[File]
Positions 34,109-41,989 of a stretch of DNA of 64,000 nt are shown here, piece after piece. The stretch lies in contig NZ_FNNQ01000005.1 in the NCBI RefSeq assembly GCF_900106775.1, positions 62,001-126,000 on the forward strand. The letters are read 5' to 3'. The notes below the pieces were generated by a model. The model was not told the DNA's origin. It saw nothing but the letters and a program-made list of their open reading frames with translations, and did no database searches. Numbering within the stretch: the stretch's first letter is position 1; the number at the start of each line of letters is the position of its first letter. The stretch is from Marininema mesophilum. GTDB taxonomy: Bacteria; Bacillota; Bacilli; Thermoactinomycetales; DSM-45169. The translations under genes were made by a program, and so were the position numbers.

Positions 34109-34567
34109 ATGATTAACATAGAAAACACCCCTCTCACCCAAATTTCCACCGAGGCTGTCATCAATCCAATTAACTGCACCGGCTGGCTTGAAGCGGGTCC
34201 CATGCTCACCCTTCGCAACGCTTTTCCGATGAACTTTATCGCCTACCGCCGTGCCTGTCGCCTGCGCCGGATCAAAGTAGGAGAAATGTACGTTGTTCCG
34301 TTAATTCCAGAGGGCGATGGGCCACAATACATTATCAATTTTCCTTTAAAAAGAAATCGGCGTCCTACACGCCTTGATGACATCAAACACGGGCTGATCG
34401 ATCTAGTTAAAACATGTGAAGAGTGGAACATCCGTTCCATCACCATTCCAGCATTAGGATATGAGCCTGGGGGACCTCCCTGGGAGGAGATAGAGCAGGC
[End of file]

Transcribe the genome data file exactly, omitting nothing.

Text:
Positions 34,109-41,989 of a stretch of DNA of 64,000 nt are shown here, piece after piece. The stretch lies in contig NZ_FNNQ01000005.1 in the NCBI RefSeq assembly GCF_900106775.1, positions 62,001-126,000 on the forward strand. The letters are read 5' to 3'. The notes below the pieces were generated by a model. The model was not told the DNA's origin. It saw nothing but the letters and a program-made list of their open reading frames with translations, and did no database searches. Numbering within the stretch: the stretch's first letter is position 1; the number at the start of each line of letters is the position of its first letter. The stretch is from Marininema mesophilum. GTDB taxonomy: Bacteria; Bacillota; Bacilli; Thermoactinomycetales; DSM-45169. The translations under genes were made by a program, and so were the position numbers.

Positions 34109-34567
34109 ATGATTAACATAGAAAACACCCCTCTCACCCAAATTTCCACCGAGGCTGTCATCAATCCAATTAACTGCACCGGCTGGCTTGAAGCGGGTCC
34201 CATGCTCACCCTTCGCAACGCTTTTCCGATGAACTTTATCGCCTACCGCCGTGCCTGTCGCCTGCGCCGGATCAAAGTAGGAGAAATGTACGTTGTTCCG
34301 TTAATTCCAGAGGGCGATGGGCCACAATACATTATCAATTTTCCTTTAAAAAGAAATCGGCGTCCTACACGCCTTGATGACATCAAACACGGGCTGATCG
34401 ATCTAGTTAAAACATGTGAAGAGTGGAACATCCGTTCCATCACCATTCCAGCATTAGGATATGAGCCTGGGGGACCTCCCTGGGAGGAGATAGAGCAGGC